Adjacency Pair (Conversation Analysis)

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In conversation analysis, an adjacency pair is a two-part exchange in which the second utterance is functionally dependent on the first, as exhibited in conventional greetings, invitations, and requests. Also known as the concept of nextness.

An adjacency pair is a type of turn-taking. It is generally considered the smallest unit of conversational exchange.

The concept of adjacency pairs, as well as the term itself, was introduced by sociologists Emanuel A.

Schegloff and Harvey Sacks in 1973 ("Opening Up Closings" in Semiotica). 

See Examples and Observations below.

Examples and Observations:

  • Characteristics of Adjacency Pairs
    "One of the most significant contributions of CA [Conversation Analysis] is the concept of the adjacency pair. An adjacency pair is composed of two turns produced by different speakers which are placed adjacently and where the second utterance is identified as related to the first. Adjacency pairs include such exchanges as question/answer; complaint/denial; offer/accept; request/grant; compliment/rejection; challenge/rejection, and instruct/receipt. Adjacency pairs typically have three characteristics:
    • they consist of two utterances;
    • the utterances are adjacent, that is the first immediately follows the second; and
    • different speakers produce each utterance 
  • Adjacency Pair Types
    "To compose an adjacency pair, the FPP [first pair part] and SPP [second pair part] come from the same pair type. Consider such FPPs as 'Hello,' or 'Do you know what time it is?,' or 'Would you like a cup of coffee?' and such SPPs as 'Hi,' or 'Four o'clock,' or 'No, thanks.' Parties to talk-in-interaction do not just pick some SPP to respond to an FPP; that would yield such absurdities as 'Hello,' 'No, thanks,' or 'Would you like a cup of coffee?,' 'Hi.' The components of adjacency pairs are 'typologized' not only into first and second pair parts, but into the pair types which they can partially compose: greeting-greeting ("hello,' 'Hi"), question-answer ("Do you know what time it is?', 'Four o'clock'), offer-accept/decline ('Would you like a cup of coffee?', 'No, thanks,' if it is declined)."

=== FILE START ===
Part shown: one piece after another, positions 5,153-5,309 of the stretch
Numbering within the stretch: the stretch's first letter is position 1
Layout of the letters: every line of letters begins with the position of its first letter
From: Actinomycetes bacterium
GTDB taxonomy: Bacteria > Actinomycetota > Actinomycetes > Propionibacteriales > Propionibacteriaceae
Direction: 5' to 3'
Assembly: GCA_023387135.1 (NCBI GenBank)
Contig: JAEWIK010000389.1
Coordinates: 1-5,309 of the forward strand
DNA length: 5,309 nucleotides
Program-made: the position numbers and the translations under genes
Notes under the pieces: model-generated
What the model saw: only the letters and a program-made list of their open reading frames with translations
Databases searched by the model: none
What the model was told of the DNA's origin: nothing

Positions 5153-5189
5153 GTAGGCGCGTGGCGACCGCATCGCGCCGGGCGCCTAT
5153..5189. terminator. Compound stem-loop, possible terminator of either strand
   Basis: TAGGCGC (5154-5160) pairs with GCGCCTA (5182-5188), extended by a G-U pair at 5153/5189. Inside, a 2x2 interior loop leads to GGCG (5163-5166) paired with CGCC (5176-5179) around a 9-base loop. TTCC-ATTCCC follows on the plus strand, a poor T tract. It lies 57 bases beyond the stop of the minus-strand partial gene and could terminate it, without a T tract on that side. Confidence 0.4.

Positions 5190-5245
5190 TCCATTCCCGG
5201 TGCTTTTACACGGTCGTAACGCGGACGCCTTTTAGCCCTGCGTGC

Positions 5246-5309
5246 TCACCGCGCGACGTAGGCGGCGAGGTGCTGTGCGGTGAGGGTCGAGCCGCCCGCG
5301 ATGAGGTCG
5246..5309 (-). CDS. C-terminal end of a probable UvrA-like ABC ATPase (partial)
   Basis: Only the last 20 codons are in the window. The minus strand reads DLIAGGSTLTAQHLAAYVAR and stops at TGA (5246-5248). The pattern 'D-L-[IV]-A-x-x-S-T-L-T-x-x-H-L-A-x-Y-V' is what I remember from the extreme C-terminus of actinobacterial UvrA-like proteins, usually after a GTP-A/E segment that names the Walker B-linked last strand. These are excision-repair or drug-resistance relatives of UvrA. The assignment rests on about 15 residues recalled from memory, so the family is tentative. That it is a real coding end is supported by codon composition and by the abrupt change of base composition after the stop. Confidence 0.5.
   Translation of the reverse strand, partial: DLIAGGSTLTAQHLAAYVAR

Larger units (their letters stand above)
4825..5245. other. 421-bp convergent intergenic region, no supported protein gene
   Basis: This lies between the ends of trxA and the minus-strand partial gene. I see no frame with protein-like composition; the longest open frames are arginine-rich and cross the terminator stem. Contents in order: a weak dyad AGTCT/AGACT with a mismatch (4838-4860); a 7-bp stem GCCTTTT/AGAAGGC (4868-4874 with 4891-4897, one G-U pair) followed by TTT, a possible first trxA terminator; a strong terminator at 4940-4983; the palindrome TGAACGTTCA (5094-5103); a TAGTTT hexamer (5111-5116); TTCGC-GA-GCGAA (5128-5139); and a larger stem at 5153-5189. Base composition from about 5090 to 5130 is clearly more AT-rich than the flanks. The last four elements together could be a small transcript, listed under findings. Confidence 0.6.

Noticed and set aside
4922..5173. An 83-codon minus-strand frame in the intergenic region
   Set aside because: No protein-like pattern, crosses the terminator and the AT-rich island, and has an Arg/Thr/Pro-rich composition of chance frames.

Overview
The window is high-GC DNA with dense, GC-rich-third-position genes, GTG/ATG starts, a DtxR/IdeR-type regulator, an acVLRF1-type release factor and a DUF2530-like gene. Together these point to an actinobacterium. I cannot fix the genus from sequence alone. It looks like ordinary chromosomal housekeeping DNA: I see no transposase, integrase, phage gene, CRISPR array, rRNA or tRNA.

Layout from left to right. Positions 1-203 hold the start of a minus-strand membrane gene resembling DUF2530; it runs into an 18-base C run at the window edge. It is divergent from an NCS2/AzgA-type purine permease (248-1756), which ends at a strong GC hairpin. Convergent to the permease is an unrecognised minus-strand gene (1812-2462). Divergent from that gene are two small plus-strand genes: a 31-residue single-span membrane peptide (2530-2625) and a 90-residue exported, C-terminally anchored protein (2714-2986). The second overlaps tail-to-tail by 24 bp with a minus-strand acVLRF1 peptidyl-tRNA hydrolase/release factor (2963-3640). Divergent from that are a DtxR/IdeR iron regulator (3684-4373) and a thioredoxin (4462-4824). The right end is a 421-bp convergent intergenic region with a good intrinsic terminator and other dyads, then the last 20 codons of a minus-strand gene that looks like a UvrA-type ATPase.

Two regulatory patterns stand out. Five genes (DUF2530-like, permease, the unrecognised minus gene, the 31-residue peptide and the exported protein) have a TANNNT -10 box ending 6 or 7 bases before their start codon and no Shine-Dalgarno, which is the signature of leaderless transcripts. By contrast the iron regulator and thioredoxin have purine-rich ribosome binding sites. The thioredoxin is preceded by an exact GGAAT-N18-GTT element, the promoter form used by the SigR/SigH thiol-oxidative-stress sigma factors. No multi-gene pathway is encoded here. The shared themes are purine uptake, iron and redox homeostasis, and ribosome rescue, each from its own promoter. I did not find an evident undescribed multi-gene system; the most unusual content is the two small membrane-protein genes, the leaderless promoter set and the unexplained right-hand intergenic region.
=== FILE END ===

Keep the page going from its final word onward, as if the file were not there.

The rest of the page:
• The Lighter Side of Adjacency Pairs

    Leonard: So, Sheldon. How ya doing?
    Sheldon: That's how you start a psychotherapy session. How am I doing? I was promised a riverboat journey into the jungles of my subconscious. Instead, I get the same question I hear from the lady who slices my baloney at Ralph's.

    Sources

    Scott Thornbury and Diana Slade, Conversation: From Description to Pedagogy. Cambridge University Press, 2006

    Emanuel A. Schegloff, Sequence Organization in Interaction: A Primer in Conversation Analysis I. Cambridge University Press, 2007

    Johnny Galecki and Jim Cooper in "The Pants Alternative." The Big Bang Theory, 2010

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    Your Citation
    Nordquist, Richard. "Adjacency Pair (Conversation Analysis)." ThoughtCo, Apr. 10, 2017, thoughtco.com/adjacency-pair-conversation-analysis-1688970. Nordquist, Richard. (2017, April 10). Adjacency Pair (Conversation Analysis). Retrieved from https://www.thoughtco.com/adjacency-pair-conversation-analysis-1688970 Nordquist, Richard. "Adjacency Pair (Conversation Analysis)." ThoughtCo. https://www.thoughtco.com/adjacency-pair-conversation-analysis-1688970 (accessed January 24, 2018).